Lately I have been having conversations with my younger coworkers trying to figure out how to invest in their 401k accounts. During the conversation I realized how little we are informed about how to invest. It is one thing to have the discipline to save money away into your 401k, but it is an entirely different type of discipline to learn about investments on your own.
There are a couple different schools of thought on the matter. The one is that we the individual do not have the skills or training necessary to invest on our own and so we should use a financial planner. They not only help diversify your investments according to your risk level, growth desires, and assist with minimizing taxation impact the accounts, but they can also put together a total financial plan for your life. You may not be a person disciplined enough to be saving as much as your need or know how much or what type of insurance you need. Life events happen like getting married, buying a house, and having children. They can guide you through the financial decisions that may need to be made and explain the financial impact of each of the options. They are definitely a valuable resource if you are not one to be financially minded, but they come with a steep cost, which some forms may appear to be hidden to you, but they exist all the same.
Another school of thought is to do it all yourself. You end up spending lots of time researching, reading articles, and pondering how they best apply to your situation. You re-balance your investments annually. You negotiate with insurance companies trying not to be oversold, but still acquire adequate insurance for a fair cost. You carry the weight and stress wondering, “Am I doing enough, saving enough? Will we (I) be okay if X happens?”
With advancements in technology a newer methods have arouse with varying levels of assistance for the do it yourself-ers. There are guided retirement planners, investment tools to view all financial accounts in one place, robo-advisors that automatically invest your funds, re-balance, and compute tax loss harvesting based on timeline and financial goals.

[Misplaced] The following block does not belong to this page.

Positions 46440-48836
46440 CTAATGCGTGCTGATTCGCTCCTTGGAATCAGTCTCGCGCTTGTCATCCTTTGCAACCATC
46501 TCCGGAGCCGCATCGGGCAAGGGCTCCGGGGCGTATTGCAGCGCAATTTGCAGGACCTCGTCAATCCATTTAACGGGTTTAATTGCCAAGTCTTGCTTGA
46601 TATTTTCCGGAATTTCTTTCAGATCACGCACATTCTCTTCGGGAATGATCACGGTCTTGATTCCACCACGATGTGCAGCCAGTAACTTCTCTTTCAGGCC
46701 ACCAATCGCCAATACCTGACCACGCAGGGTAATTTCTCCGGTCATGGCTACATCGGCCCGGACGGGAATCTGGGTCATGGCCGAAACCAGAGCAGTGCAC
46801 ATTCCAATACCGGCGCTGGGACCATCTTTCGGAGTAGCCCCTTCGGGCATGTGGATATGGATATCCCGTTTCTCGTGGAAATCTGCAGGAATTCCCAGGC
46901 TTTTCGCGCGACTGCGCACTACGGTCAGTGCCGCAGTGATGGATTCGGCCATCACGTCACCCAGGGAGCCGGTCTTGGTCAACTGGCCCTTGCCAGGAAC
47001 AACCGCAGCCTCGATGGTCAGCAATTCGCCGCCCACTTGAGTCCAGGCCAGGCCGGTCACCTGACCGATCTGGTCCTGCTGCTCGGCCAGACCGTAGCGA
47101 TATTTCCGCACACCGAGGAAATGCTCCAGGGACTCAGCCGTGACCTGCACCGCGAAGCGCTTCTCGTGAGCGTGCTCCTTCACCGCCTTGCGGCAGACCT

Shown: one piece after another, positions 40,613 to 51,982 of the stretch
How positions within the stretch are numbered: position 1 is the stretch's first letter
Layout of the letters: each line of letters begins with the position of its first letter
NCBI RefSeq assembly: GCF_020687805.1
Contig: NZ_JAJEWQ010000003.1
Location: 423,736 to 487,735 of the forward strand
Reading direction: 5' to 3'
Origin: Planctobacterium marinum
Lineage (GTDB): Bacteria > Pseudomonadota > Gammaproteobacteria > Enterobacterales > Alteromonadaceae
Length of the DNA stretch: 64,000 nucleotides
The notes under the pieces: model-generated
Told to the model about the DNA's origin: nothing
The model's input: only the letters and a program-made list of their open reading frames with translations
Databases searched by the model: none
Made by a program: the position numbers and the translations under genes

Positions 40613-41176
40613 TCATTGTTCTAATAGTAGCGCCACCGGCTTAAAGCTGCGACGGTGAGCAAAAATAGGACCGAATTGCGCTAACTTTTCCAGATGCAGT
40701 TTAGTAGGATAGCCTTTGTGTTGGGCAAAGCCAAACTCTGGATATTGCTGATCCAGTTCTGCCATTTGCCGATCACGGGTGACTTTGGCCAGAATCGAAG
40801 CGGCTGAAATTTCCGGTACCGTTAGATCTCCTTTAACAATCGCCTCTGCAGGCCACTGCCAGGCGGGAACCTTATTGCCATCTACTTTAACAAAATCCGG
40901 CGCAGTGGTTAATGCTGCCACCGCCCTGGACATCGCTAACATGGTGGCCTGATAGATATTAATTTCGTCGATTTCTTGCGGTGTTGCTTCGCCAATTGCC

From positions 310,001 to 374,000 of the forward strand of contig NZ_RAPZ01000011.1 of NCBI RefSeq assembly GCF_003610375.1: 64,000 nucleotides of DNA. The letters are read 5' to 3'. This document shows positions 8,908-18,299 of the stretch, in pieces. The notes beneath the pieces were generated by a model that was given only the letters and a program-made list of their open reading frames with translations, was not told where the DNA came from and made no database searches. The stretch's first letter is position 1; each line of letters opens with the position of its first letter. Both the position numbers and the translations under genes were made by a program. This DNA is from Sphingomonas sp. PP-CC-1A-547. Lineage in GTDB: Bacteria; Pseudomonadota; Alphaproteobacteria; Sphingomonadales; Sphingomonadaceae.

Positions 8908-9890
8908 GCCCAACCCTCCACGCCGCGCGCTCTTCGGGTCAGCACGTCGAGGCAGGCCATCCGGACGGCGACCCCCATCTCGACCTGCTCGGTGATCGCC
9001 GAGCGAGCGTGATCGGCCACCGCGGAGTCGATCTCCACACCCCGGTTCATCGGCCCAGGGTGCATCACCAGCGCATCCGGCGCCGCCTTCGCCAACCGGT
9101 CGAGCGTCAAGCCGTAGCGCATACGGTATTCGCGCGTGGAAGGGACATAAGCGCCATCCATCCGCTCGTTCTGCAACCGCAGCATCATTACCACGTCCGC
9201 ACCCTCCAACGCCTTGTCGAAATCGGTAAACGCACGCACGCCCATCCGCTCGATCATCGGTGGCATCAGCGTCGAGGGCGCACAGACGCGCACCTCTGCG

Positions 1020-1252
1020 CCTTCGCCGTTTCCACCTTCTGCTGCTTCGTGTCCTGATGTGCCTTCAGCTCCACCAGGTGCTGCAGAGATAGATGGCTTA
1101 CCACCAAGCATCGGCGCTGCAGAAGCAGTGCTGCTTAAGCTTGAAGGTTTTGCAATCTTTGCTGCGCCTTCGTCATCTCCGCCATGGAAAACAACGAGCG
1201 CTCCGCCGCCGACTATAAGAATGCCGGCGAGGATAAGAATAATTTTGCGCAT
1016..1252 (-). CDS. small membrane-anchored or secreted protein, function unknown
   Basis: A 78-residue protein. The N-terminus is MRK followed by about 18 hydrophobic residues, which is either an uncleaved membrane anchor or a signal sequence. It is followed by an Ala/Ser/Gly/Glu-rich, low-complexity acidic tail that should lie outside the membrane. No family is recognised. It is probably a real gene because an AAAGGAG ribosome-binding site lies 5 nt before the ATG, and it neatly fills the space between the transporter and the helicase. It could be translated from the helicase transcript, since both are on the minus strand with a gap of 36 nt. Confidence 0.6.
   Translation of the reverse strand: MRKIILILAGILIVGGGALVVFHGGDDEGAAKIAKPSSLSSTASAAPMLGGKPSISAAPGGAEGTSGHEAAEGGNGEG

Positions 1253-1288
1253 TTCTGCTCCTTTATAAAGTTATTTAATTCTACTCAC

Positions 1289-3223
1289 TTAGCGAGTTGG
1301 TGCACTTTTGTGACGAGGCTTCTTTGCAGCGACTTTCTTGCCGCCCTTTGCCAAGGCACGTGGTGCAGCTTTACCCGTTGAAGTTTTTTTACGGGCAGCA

There truly are a myriad of options available to the modern day investor. There is so much knowledge available, research and reports published, reviews written by users based on actual experiences. It is hard to say, that one method is better than another. It is all so dependent on the person, their comfort level with risk, their comfort level with technology, their social preferences, and their adeptness to learn financial subjects and terminology.
For my wife and I, we take a mixed approach using all the above methods. So obviously the financial planner does not do it all. He actually does very little. We have our term insurance policies through him. I manage our 401ks trying to diversify with the limited funds available and avoid the target date funds. I manage the H.S.A. investments as well. I use a robo-advisor, Betterment, to manage the IRA accounts and taxable investments (long-term savings).
All-in-all I hope I am showing why finance is one of the three topics I chose to focus my blog on other than faith and family, which of course take precedence in my life. Finances is such a huge topic touching so many aspects of life, has so many opinions and options, does not seem to be well understood in American culture, and can be an area from which people remove their faith. Hopefully I will be able to provide some perspective in areas that may be a little cloudy, but ultimately the choice is yours for which path you will take.